1. Patrick Kloepfer - September 10th, 2021 4:08 pm

    Steve this is great news! I am not sure if you have come across A2osX and ProDOS FX (an enhanced ProDOS that comes with it nowadays), but one of the things we have added is some unique floppy disk drive support. Part of it is supporting 40 and 80 tracks 5.25 drives from Rana (and others). Another feature being tested, is using the “phases” in a unique manner to trick drives into 3/4 track mode (using three quarter tracks per track) to stuff more data on a disk. I am wondering if you think the new card will handle the 40/80 drives from Rana/AE/Laser and the quarter tracking (this is done technically by turned on phase 1 and 3 at same time to land head in middle or some such magic). In any event, cant wait to test FX with a bunch of drives on the new card when it is ready.

  2. Steve - September 10th, 2021 4:26 pm

    With the right OS modifications, that would probably work. Yellowstone supports direct control of the phase lines using memory accesses just like a regular Disk II / Disk 5.25 card. But as far as I know, only DOS3.3 directly controls the phase lines and other disk signals. ProDOS and GS/OS don’t work that way – they use the read/write/status API calls implemented in Yellowstone’s ROM, which abstract away the low-level details of how the drive works. The API assumes 5.25 inch drives are regular 35 tracks and they’re presented to ProDOS as a 140K block device.

  3. Chris M. - September 10th, 2021 5:41 pm

    I know someone that has an Applied Engineering external 3.5″ drive. Getting it for testing is another matter! About DB-19Fs, there is another run of AppleSauce disk imagers coming, so there is likely some still floating out there. If you have to commission another batch, at least there is one other product using it! I’d love to get a hold of a crimp version since the cable on my Superdrive controller needs to be repaired.

  4. Keith Kaisershot - September 11th, 2021 3:29 pm

    Great work Steve! Looking forward to when these go on sale. Could a Yellowstone card replace an Apple Disk ][ Controller Card in an Apple //e, but also add an emulated hard drive via the Floppy Emu? (So, two Disk ][s + a Floppy Emu, all connected at once) If so, I may want to order one from your first batch, though I probably won’t need a DB-19F on my unit. 😉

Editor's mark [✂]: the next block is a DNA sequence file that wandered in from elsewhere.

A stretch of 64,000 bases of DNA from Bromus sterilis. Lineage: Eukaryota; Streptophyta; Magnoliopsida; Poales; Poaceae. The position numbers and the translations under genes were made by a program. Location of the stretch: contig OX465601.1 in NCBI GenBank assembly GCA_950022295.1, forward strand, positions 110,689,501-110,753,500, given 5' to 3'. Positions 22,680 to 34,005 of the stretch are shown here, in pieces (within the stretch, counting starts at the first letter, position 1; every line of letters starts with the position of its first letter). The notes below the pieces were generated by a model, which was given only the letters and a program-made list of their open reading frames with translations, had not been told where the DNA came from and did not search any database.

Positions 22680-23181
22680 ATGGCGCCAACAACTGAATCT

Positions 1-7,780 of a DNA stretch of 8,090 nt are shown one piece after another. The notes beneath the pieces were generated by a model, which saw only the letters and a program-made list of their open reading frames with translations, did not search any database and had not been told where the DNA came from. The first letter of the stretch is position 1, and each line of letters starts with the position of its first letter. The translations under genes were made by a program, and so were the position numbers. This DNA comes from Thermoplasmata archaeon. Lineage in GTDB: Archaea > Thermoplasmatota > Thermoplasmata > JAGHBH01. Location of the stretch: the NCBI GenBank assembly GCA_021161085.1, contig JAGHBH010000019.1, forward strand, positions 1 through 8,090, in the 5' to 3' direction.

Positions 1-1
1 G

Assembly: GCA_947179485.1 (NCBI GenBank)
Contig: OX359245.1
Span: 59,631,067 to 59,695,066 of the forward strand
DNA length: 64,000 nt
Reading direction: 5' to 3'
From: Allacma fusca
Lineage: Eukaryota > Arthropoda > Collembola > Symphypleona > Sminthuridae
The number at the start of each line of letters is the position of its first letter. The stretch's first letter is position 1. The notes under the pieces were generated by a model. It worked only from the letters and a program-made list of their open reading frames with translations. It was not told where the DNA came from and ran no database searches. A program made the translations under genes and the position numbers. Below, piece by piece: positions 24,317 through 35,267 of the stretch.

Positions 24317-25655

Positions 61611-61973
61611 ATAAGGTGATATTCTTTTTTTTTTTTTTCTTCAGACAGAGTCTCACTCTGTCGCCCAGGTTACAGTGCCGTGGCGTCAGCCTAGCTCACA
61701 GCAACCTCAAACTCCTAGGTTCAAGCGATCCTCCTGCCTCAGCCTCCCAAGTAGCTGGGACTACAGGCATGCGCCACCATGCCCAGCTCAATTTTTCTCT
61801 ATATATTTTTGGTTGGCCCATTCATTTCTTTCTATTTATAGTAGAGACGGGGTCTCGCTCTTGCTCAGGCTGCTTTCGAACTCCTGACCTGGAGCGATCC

5. Steve - September 11th, 2021 3:59 pm

    The Yellowstone card has two drive connectors, so it wouldn’t be possible to connect two Disk II units plus a Floppy Emu.

  6. Keith Kaisershot - September 12th, 2021 9:13 am

    Ah, gotcha. Just did some research and found that “daisy-chaining” really isn’t possible on the Disk ][ card with its single enable line. But I should be able to still use the Yellowstone in slot 5 to attach a Floppy Emu-emulated hard drive, yes? Will probably still get in line for one.

  7. Steve - September 12th, 2021 6:18 pm

    Right, you could combine a Floppy Emu Smartport hard disk with a Disk II or an Apple 3.5 Drive, or lots of other combinations. Yellowstone is a superset of the Liron disk controller, Apple 3.5 controller, and Disk II / Disk 5.25 controller, and it also supports Macintosh drives on the Apple II.

  8. Neal - September 13th, 2021 12:35 am

    This is awesome news. I can’t wait to get one.(or more)
    I’ve got so many drives I need to test. I’ve got original Disk ][ units, I have a Black bell & Howell disk ][, unidisk 3.5, apple 3.5 & 5.25. WIll it also support the duodisk units from the later model enhanced //e machines?

  9. Steve - September 13th, 2021 6:43 am

    Yes the Duodisk will be supported. Yellowstone supports basically every disk drive ever made for the Apple II or Macintosh, whether external or internal, and it also supports Macintosh drives on the Apple II. The only exception is the single-sided 400K 3.5 inch drive used in the original 1984 Macintosh.